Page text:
Home Affairs Minister Peter Dutton is listing the Sonnenkrieg Division—also known as SKD—under the criminal code, joining the likes of ISIS and al-Qaeda.
Sonnenkrieg Division (SKD) is the British chapter of the U.S.-based Atomwaffen Division (AWD). AWD is a neo-Nazi organization that seeks the creation of a National Socialist government through a violent “white revolution” and believes that a race war is inevitable, according to the Counter Extremism Project.
Members of the group have been convicted for plotting to attack the British royal family, as well as disseminating terrorist material.
Dutton said on Monday that the listing reflected the Australian government’s commitment to stamping out violence and extremism of all kinds, regardless of ideology or motivation.
“SKD adheres to an abhorrent, violent ideology that encourages lone-wolf terrorist actors who would seek to cause significant harm to our way of life and our country,” he said.
“Members of SKD have already been convicted of terrorist offences in the United Kingdom, including encouraging terrorism, preparing for a terrorist attack and possession and dissemination of terrorist material.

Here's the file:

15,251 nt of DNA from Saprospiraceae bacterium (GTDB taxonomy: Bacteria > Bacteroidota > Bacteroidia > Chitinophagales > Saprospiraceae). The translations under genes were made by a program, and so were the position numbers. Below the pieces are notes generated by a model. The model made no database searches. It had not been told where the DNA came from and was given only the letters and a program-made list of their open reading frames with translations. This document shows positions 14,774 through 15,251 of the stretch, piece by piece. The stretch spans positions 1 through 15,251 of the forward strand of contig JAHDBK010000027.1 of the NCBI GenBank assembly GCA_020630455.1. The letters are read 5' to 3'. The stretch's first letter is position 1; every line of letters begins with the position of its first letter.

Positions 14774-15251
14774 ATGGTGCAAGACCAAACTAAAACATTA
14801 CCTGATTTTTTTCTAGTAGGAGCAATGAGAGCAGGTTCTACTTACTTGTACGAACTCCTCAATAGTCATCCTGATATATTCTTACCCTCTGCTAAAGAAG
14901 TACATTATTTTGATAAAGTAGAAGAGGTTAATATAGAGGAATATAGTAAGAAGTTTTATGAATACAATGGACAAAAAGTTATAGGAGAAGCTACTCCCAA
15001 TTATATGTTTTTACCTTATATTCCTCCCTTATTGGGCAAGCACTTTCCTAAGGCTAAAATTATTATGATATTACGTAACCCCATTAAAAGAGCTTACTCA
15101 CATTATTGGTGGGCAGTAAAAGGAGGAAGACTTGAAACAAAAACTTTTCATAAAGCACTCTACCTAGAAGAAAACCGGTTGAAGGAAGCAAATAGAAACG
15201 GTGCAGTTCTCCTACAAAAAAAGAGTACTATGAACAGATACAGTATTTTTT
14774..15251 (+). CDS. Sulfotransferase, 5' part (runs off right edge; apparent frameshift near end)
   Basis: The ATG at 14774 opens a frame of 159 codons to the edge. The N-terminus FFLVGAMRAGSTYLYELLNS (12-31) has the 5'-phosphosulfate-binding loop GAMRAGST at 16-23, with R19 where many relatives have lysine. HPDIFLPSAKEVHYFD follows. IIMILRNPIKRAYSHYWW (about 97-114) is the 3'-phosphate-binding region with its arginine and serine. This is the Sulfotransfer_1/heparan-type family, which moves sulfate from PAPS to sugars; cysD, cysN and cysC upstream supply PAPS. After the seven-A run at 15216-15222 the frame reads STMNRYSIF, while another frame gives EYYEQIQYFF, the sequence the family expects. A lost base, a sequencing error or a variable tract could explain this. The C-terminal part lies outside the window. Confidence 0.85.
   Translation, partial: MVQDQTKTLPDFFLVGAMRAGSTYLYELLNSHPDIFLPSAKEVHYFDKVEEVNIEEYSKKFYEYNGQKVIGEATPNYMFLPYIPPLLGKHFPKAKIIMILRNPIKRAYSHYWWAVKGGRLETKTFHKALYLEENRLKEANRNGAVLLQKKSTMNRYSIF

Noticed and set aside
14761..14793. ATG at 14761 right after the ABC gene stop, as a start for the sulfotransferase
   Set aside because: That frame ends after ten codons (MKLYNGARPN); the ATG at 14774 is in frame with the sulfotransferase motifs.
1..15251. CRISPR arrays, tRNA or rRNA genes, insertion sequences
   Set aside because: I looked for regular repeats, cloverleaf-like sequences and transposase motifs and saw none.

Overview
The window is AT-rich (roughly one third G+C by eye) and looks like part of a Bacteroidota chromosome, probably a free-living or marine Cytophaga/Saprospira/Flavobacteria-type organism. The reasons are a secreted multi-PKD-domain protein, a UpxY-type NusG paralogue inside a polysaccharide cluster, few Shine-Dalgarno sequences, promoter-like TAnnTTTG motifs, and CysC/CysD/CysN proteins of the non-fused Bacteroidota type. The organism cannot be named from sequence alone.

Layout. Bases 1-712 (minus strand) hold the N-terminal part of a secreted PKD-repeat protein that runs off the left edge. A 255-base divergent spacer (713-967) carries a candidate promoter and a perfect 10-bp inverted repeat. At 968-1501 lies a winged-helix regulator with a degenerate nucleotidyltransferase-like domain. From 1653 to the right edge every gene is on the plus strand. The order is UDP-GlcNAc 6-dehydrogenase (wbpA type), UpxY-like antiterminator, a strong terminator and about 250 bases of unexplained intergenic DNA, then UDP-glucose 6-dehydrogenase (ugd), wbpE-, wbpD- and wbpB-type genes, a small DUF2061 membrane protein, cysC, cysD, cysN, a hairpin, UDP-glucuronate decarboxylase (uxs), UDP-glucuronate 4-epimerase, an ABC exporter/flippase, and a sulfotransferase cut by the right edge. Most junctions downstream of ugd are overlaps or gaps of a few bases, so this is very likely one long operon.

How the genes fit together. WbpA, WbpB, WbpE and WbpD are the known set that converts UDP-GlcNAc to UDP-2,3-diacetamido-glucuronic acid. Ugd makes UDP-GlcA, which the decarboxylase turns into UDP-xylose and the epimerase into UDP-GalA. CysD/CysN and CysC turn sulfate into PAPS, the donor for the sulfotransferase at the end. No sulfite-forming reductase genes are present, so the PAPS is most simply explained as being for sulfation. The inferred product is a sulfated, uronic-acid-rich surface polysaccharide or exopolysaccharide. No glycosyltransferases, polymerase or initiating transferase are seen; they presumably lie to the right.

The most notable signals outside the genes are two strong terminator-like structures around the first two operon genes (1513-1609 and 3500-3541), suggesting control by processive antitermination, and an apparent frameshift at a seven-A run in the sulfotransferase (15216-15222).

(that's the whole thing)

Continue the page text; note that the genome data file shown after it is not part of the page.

“SKD’s active promotion and encouragement of terrorism has the potential to inspire extremists across the world, and the availability of SKD propaganda online throughout the pandemic has provided fertile ground for radicalisation,” he added.
In ASIO’s annual threat assessment released last week, agency director-general Mike Burgess said “so-called right-wing extremism” had grown from one-third to around 40 per cent of priority counter-terrorism caseloads over the past year.
He revealed ASIO would now refer to violent threats by right or left-wing groups and individuals as “ideologically motivated extremism.”
“People often think we’re talking about skinheads with swastika tattoos and jackboots roaming the backstreets like extras from Romper Stomper, but it’s no longer that obvious,” he said in a speech.
“Today’s ideological extremist is more likely to be motivated by a social or economic grievance than national socialism.
“More often than not, they are young, well-educated, articulate, and middle class—and not easily identified.”
The listing enables all available terrorist offences and penalties to apply to the organisation, including up to 25 years in jail for some offences.
Labor has been urging the government to start listing right-wing extremist groups.
But the government has insisted it was waiting for advice from ASIO.
Researcher Andy Fleming who has been tracking the far-right in Australia told The Guardian that SKD’s listing in Australia is unlikely to have a big impact on the group as it has “little presence in Australia, as far as I know.”
“On the other hand, it’s possible that relevant state agencies have identified a connection,” he said.
The Epoch Times contributed to this report.